Wednesday, December 30, 2009

My Life With Comic Books: Part 20


When I got the phone call from my wife, telling me that our house had been robbed, I quickly got on the first bus from New York to our home in Sterling, Massachusetts. After I got home and checked on my wife and son, I went to the town center where there was always a bunch of teenagers hanging around. I convinced them that I was not someone to “mess with” and that I’d be back in fifteen minutes to find out who robbed my house. They were apparently convinced that I was serious because they gave me the name of a local creep. When I went to the police station the next morning with the information, he was brought in for questioning. The thief denied that he did it, so the police let him go.

About a week later I saw the criminal in a local store. I introduced myself and gave him a good scare. He whimpered,” I’m sorry man, I didn’t know it was your house. Please don’t have me killed!” Of course, I had no intention of hurting him, but I made it clear that if he ever even looked at my house again, he’d regret it. He lived up the street from us and for the next two years he would actually walk on the other side of the street being very careful to not even look at our house. We never got back any of the items he stole because he had already sold them. Eventually, his girlfriend stabbed him to death.

Being robbed changed the way we lived in many ways. I was fortunate that the thief didn’t steal our huge baseball card inventory that I kept in my home, but now I was always worried that he’d come back again or that he’d tell some other thieves about what he saw when he was inside my house. I had an alarm system installed in my home and in our new store. Whenever we’d return to our house after being away, even for a short time, we’d have the uneasy sense that we were going to come home to find the house broken into again. The alarm system we had installed in our store was very different than most home systems. This system had a central station that actually listened to sounds in the store after we closed each day through several microphones strategically located throughout the building. If someone broke a window or a door the company would hear the sound of glass breaking. If anyone was inside the store and made even a small sound, the company would call the police. The best part was that because there were no false alarms with this kind of set-up, the police took every alarm call seriously and they’d arrive at the store within minutes of a break-in.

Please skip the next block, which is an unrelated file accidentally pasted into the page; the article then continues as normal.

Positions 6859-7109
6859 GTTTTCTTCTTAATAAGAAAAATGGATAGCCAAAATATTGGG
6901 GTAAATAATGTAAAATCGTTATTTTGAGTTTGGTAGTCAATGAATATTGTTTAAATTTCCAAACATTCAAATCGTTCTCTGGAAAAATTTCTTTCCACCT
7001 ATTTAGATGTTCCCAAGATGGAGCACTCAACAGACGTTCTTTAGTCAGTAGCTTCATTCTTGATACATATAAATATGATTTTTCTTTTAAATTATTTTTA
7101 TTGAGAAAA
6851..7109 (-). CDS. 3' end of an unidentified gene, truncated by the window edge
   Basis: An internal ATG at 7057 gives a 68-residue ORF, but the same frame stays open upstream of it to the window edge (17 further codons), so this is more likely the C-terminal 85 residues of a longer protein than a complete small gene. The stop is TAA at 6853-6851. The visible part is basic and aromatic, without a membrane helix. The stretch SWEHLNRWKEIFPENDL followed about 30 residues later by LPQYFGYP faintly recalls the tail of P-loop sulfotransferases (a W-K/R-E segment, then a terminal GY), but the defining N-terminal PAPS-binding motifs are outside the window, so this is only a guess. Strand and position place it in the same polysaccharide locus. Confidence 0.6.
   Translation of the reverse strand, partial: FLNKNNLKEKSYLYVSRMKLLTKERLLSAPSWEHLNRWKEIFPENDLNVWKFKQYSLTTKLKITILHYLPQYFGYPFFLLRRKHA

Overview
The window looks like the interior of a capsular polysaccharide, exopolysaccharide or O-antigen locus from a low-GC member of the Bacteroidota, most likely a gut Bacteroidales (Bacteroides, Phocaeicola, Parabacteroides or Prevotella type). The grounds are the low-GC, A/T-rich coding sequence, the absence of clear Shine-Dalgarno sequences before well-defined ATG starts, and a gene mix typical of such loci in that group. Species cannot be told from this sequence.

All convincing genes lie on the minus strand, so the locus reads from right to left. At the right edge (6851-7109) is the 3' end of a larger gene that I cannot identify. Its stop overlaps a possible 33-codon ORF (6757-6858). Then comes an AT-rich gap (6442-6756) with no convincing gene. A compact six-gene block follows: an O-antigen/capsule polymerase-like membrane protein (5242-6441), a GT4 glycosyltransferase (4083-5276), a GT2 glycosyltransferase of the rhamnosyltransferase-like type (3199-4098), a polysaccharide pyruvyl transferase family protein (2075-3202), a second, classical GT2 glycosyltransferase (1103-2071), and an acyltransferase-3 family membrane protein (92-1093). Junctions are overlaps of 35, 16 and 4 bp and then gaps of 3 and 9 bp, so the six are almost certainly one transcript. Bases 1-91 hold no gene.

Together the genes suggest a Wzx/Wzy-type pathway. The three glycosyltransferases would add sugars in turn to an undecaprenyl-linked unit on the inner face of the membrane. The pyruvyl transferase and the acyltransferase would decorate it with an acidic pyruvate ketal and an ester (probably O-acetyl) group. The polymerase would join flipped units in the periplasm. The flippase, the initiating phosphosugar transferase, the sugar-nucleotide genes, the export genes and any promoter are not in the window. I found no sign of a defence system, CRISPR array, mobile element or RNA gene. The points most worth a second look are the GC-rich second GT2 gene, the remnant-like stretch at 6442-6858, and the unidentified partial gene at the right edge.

It was around this time that I almost lost my enormous personal collection of comic books. I had installed shelves in the basement of my house and carefully stacked my comic book collection on them. The bottom shelf was about four inches off of the floor. When we first moved into this house I had noticed an old, burned-out sump pump in the corner of the basement. I asked the original owner if there was a problem with water in the basement and they assured me that there was no problem, but that the sump pump was installed “just in case”.

Apparently they were not telling the truth. During a very heavy rain, I just happened to go into the basement to get something and I noticed about three inches of water covering the entire basement floor! I screamed for my wife to help me get my comic books out of the basement. We carried the 30,000 comics up the stairs and within an hour the water had risen to six inches. Once the comic books were safely upstairs we tried, unsuccessfully, to rescue the dozens of other boxes of personal items. I now saw my old elementary school report cards and old photographs floating in two feet of water. We called the fire department and they came and pumped out our basement until the torrential rains stopped. Even though I’m still a collector, that day changed the way I feel about material possessions. While I still take care of the things I buy, I’m no longer obsessed about the condition of my collectables. I try to keep in mind that these collectables are just “things”. The collectables are not the center of my life. They are sort of all around my life, but no longer are they the center. Relationships with family and friends are much more valuable to me now.

Next chapter: My business partner, Jay, and I split up.


  1. Wait a second here...I thought this blog was "My Life With Movie Reviews"? Hey! I've been bamboozled!

    1) I'm trying to imagine how many boxes the 30,000 comics filled...That's a lot of comics.

    2) I found your ebay blog when you were pretty far along in the story. I don't think I've every fully, fully caught up. Am happy to have the chance to do so here.

  2. Sparkle,
    Oh good! I'm eager to see what you think about the chapters you had not read. 30,000 comics isn't really a huge collection anymore...I think we've got about a million comics in stock now. THAT'S a lot of comics.

  3. I loved Ferris Bueller's Day Off.

  4. Anonymous,
    I had spaghetti three times last month.

  5. Paul,
    A million comics...Now, THAT'S Entertainment! Literally!

    I'm hoping to leave comments along the way as I catch up. Work is way too busy, lately, so I'm way behind in all blogs--including my own most of the time.

    Happy Almost New Year!

  6. I'm in the same boat as Sparkle...I haven't read some of the earliest stuff, so it's still new to me. Though I will, of course, keep reading after...i was promised added pictures, after all!

    Tudors is an excellent tv show, too, by the way.